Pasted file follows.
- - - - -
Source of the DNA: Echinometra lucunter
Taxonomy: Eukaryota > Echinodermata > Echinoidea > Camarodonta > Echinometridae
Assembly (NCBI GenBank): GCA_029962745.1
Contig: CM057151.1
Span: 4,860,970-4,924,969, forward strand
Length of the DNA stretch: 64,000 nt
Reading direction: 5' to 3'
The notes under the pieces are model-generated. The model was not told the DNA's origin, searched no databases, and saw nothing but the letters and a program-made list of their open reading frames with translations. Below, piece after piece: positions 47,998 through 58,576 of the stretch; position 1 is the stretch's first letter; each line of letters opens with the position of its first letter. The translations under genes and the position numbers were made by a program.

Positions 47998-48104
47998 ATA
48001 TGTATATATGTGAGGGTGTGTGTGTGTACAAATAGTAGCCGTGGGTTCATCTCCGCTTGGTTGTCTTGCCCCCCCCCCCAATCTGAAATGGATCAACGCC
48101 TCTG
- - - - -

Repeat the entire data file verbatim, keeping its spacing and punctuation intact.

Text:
Source of the DNA: Echinometra lucunter
Taxonomy: Eukaryota > Echinodermata > Echinoidea > Camarodonta > Echinometridae
Assembly (NCBI GenBank): GCA_029962745.1
Contig: CM057151.1
Span: 4,860,970-4,924,969, forward strand
Length of the DNA stretch: 64,000 nt
Reading direction: 5' to 3'
The notes under the pieces are model-generated. The model was not told the DNA's origin, searched no databases, and saw nothing but the letters and a program-made list of their open reading frames with translations. Below, piece after piece: positions 47,998 through 58,576 of the stretch; position 1 is the stretch's first letter; each line of letters opens with the position of its first letter. The translations under genes and the position numbers were made by a program.

Positions 47998-48104
47998 ATA
48001 TGTATATATGTGAGGGTGTGTGTGTGTACAAATAGTAGCCGTGGGTTCATCTCCGCTTGGTTGTCTTGCCCCCCCCCCCAATCTGAAATGGATCAACGCC
48101 TCTG